In State Farm Fire and Casualty Co. v. Pettigrew, 884 So.2d 191, 193, 198 (Fla. 2d DCA 2004), the exclusion of certain evidence of an automobile passenger's prior workers compensation claims was not harmless because it "thwarted" efforts to attack the credibility of a critical witness.Summary of this case from Alvarez v. Cooper Tire Rub.
July 28, 2004. Rehearing Denied September 9, 2004.
Appeal from the Circuit Court, Sarasota County, Harry M. Rapkin, J.
Bonita Kneeland Brown of Fowler White Boggs Banker, P.A., Tampa, and Curtright C. Truitt of Curtright C. Truitt, P.A., Fort Myers, for Appellant State Farm Fire and Casualty Company.
Richard R. Garland of Dickinson Gibbons, P.A., Sarasota, for Appellant Nationwide Mutual Fire Insurance Company.
Jacqulyn Mack of The Mack Law Firm, Englewood, for Appellees.
State Farm Fire and Casualty Company and Nationwide Mutual Fire Insurance Company, uninsured motorist insurance carriers, appeal a judgment in favor of Scott David Pettigrew and Victoria L. Pettigrew on their uninsured motorist claims. Because the trial court erred in excluding certain evidence which the appellant insurers sought to introduce concerning claims for prior injuries suffered by Mr. Pettigrew, we reverse the judgment and remand for a new trial.
Mr. Pettigrew allegedly was injured in an automobile collision on June 12, 1996. The Pettigrews sued Marshall Sawdey, whose vehicle had collided with a vehicle owned and driven by Dawn Medin, in which Mr. Pettigrew was a passenger. Mr. Pettigrew also sued Medin's uninsured motorist carrier, State Farm, as well as Pettigrew's own uninsured motorist carrier, Nationwide. Mr. Pettigrew's claim against Sawdey was settled, and the claims against the appellant uninsured motorist carriers proceeded. The trial resulted in a jury verdict finding that the June 12, 1996, automobile accident was a legal cause of permanent injury to Mr. Pettigrew. The jury awarded damages to Mr. Pettigrew for future lost earning ability and noneconomic damages. The jury also awarded damages to Mrs. Pettigrew on her consortium claim.
Prior to trial, Mr. Pettigrew dropped his claim for medical expenses and past lost earnings. He thus proceeded to trial with claims for future lost earning ability and past and future noneconomic damages. In advance of the trial, Mr. Pettigrew filed an objection and a motion to strike the appellants' witnesses and exhibits relating to Mr. Pettigrew's workers' compensation claims for two prior work-related accidents which had occurred in 1991 and 1994. Subsequently, Mr. Pettigrew filed omnibus motions in limine, seeking the exclusion from evidence of all workers' compensation files and claims.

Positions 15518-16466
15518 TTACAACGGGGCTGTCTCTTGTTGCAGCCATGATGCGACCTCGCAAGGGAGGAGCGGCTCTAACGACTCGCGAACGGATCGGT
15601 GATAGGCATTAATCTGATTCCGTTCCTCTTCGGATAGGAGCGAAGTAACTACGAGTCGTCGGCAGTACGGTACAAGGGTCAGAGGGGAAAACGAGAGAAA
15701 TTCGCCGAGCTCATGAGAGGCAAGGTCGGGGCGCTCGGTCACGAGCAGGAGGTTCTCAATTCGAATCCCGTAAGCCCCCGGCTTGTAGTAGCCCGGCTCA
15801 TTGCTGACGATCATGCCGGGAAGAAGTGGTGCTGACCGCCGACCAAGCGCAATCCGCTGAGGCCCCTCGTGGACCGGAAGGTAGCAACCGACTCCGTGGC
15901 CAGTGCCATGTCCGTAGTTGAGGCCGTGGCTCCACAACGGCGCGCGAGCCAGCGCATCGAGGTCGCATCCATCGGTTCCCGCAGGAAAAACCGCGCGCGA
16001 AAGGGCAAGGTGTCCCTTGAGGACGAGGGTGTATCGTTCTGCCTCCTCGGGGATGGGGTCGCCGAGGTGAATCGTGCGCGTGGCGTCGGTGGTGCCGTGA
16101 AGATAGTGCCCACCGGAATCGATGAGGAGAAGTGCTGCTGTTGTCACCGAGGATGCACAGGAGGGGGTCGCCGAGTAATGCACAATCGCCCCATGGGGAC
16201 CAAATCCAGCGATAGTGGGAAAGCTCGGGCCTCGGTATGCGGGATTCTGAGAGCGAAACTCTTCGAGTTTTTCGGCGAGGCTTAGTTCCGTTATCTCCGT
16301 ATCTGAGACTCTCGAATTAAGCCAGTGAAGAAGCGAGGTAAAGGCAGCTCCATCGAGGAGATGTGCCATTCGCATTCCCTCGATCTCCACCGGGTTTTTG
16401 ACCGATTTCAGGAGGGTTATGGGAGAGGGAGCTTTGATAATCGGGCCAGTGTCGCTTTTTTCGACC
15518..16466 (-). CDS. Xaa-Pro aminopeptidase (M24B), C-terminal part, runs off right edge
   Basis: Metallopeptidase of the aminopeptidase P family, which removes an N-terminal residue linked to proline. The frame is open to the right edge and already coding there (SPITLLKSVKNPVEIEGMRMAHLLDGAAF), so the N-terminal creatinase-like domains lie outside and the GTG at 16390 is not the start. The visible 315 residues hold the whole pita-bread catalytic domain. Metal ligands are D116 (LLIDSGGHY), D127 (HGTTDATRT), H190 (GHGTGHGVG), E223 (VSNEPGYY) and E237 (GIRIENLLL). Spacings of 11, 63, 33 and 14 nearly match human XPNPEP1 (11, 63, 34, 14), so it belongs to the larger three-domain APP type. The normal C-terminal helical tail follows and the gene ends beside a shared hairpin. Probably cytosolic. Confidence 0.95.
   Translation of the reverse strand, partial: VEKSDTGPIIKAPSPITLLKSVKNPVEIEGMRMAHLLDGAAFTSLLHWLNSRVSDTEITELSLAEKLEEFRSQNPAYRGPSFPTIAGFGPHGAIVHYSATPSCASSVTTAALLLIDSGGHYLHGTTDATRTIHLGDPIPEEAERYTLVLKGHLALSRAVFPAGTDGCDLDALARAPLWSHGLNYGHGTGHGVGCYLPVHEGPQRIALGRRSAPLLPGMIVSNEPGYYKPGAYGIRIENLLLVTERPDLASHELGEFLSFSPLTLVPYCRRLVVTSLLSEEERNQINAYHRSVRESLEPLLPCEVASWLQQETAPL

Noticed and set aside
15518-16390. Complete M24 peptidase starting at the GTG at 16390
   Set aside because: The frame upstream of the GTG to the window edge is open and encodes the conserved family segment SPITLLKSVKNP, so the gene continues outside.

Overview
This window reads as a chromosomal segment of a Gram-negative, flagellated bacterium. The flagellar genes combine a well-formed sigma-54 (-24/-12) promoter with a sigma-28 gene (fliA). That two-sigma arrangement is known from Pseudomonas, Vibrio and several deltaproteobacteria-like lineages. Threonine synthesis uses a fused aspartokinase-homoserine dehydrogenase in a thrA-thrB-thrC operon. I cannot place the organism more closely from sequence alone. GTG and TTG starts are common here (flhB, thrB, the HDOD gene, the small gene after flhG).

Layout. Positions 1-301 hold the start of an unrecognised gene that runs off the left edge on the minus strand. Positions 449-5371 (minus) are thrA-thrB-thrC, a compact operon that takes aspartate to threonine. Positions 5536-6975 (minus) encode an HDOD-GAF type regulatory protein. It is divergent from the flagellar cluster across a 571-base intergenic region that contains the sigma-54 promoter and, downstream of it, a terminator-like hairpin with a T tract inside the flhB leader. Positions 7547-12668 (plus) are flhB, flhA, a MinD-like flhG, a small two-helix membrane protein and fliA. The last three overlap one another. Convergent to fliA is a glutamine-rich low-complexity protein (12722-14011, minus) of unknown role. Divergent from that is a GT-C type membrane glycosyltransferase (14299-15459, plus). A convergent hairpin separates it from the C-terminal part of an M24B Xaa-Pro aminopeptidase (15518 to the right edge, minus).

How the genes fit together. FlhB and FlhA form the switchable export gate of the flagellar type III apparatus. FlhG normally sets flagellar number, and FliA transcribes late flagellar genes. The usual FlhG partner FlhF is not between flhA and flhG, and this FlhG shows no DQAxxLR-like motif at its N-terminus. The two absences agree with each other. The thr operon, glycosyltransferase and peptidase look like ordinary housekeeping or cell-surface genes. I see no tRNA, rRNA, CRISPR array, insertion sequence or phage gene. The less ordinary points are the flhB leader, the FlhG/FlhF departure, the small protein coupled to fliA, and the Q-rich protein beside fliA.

In its response to Mr. Pettigrew's efforts to exclude the evidence concerning workers' compensation claims, State Farm asserted that the injuries Mr. Pettigrew attributed to the 1996 automobile accident were the same injuries that he had attributed to his 1991 and 1994 work-related accidents. State Farm sought to present evidence concerning the claims for the 1991 and 1994 work-related accidents to the jury in an effort to establish that the 1996 automobile accident was not the cause of Mr. Pettigrew's injuries or to show that his injuries — and the damages claimed — were at least partially attributable to the work-related accidents. State Farm also sought to introduce that evidence to impeach Mr. Pettigrew and Mrs. Pettigrew and their expert witness based on the inconsistent position they had taken in the workers' compensation litigation concerning the source of Mr. Pettigrew's injuries. In his litigation on the uninsured motorist claim, Mr. Pettigrew contended he had suffered injury to his right shoulder, his right biceps tendon, his right elbow, and his ulnar and radial nerves. He had claimed similar injuries in connection with the earlier work-related accidents.
State Farm relied on an order of the judge of compensation claims issued on September 20, 1999, determining that the injuries claimed by Mr. Pettigrew in the workers' compensation proceeding were attributable to the work-related accidents in 1991 and 1994. In addition to seeking to submit Mr. Pettigrew's workers' compensation records to the jury, State Farm asserted that the physicians who had attributed treatment expenses in the workers' compensation proceeding to the work-related accident should be subject to cross-examination at trial on that issue. In response to Mr. Pettigrew's objection to evidence of "monetary claims" connected with the work-related injuries, State Farm stated that it was not seeking to admit into evidence a "dollar figure."
Although the trial court acknowledged the relevance of evidence relating to the cause of Mr. Pettigrew's injuries that was introduced in the workers' compensation proceeding, it ultimately placed severe restrictions on the admission of the workers' compensation records and deposition testimony. The trial court ruled that the defense could not "put in any records that say insurance or workers' comp or bring that out in any way, shape, or form." At trial, the trial court reiterated its pretrial ruling. The court stated: